‘It’s a water tower’, explains Robert, ‘to feed the golf course. They got permission to build it on the understanding they made it look ‘old’. They then ran out of money so it isn’t used.’
The climb up to the tower is a steep, loose, third gear blast, with a few rocks and holes towards the summit just to make it that bit harder. I circle around the tower, then park up to give it a closer look, swinging open the steel bar door to take a peak inside. It’s a curious mix of olde worlde architecture, industrial fittings, and wooden beams so crusty-looking that you wouldn’t trust to hold your bike up, let alone a tower and a good few tonnes of water.
Lunch is at the GENUINELY old (350 years plus) inn, Finca La Mota, and we settle into some hearty local cuisine in the shaded garden…
The Devil Rides Again
Fed and watered, we take a route back out past the tower. A narrow sunken streambed runs alongside the trail, and whilst half the group skirts around it, some of us drop in amongst the square-edged rocks and awkwardly stepped dirt to test our trials prowess. It’s not hugely tricky - the challenge comes in riding it feet-up…
Having exited the stream (and scored a ‘clean’ to boot), a system of roads sits unfinished and abandoned - presumably intended to serve the non-existent golf club - and we hop up and down curbs wherever the track meets tarmac, before heading out through a wide ‘savannah’ - the long grass hiding another unofficial practice track rather than lions and wildebeest - and off into the cooling air of some nearby woods.
The dirt road is brilliant white, far more pure than the yellowy-white of chalk lanes back home, and with a blazing sun overhead the contrast between the dense woodland and open trail is almost blinding. I can only imagine what it’s like working in the nearby dolomite quarry, where they blast the mineral out of the ground and dust kicked-up by the heavy machinery hangs in the air like a heavy fog.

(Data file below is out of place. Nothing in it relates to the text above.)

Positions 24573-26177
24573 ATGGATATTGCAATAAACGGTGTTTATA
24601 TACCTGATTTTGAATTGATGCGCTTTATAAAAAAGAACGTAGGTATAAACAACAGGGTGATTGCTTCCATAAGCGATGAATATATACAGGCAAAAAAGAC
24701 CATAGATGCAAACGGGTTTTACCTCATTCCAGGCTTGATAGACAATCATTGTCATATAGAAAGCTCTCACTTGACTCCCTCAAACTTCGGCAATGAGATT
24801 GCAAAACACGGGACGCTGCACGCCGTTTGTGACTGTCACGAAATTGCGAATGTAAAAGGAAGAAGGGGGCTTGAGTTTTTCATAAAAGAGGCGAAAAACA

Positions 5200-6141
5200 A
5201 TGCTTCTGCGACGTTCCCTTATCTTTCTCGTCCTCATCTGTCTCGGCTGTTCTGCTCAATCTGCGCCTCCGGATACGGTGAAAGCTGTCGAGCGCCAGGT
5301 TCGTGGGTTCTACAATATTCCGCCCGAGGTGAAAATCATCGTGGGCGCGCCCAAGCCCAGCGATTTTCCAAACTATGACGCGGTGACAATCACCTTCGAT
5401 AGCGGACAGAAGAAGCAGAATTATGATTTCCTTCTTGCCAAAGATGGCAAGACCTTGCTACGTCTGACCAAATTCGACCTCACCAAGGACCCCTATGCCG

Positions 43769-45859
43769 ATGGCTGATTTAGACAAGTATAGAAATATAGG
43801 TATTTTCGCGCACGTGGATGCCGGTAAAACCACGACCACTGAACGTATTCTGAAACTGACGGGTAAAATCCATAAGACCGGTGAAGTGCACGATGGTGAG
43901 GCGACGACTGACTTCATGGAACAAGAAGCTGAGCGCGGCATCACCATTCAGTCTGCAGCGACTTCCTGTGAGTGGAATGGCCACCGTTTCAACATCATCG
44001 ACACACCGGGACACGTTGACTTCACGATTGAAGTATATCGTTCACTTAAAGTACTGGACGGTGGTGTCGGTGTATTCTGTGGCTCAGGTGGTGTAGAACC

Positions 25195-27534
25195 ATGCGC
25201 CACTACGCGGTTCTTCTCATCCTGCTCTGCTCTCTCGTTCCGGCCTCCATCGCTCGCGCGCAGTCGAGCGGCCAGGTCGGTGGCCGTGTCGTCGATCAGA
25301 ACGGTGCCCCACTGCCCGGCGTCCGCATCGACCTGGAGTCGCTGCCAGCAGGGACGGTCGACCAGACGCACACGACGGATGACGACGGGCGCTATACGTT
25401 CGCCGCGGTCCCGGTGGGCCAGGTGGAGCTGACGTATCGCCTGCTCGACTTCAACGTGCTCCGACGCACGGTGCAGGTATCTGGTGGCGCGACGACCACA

There’s apparently a trail which runs through the quarry, but we don’t take it. Instead we tackle an undulating lane of loose, shifting, stones and broad stepped rockslabs, before hitting some more forestry road and a lovely winding singletrack spiderwebbed with tree roots. Our surroundings flit between woodland and open hills, alternating every few miles.
Sitting at the head of a valley for a well-earned rest, we can hear the dull roar of a big diesel motor hidden somewhere among the trees below. Something big is slowly grinding its way back and forth on the track below, and all I can think of is the opening scene to the Italian Job…
Dropping slowly down into the valley, humming some Matt Munro, and sure enough just a few hundred yards down the track a grader is smoothing out the dirt, whilst a road-roller compacts the surface behind it. It only serves to highlight the fact that such trails are used in the exact same way as tarmac roads, and if there’s the SLIGHTEST chance of getting a battered old Seat along a track don’t be too surprised if you round a corner to find said battered old Seat creaking and bouncing its way towards you!
It’s the last trail of the day, and even though there’s nothing technical to get excited about it does allow us to flow through hairpin bends and enjoy some great views down towards the huge Reservoir of the Conception. Every so often the apex of the tight right-handers will be soft sand, camouflaged the exact same colour as the surrounding dust, and the front will shimmy and try to tuck if you’re not quick enough on the gas to save it.
The trail leads down onto a tarmac road, though the fun doesn’t stop as it’s equally as tortuous (and thankfully far more grippy than the suburban streets). We eventually roll into Marbella parched and dusty, but with some great riding under our wheels.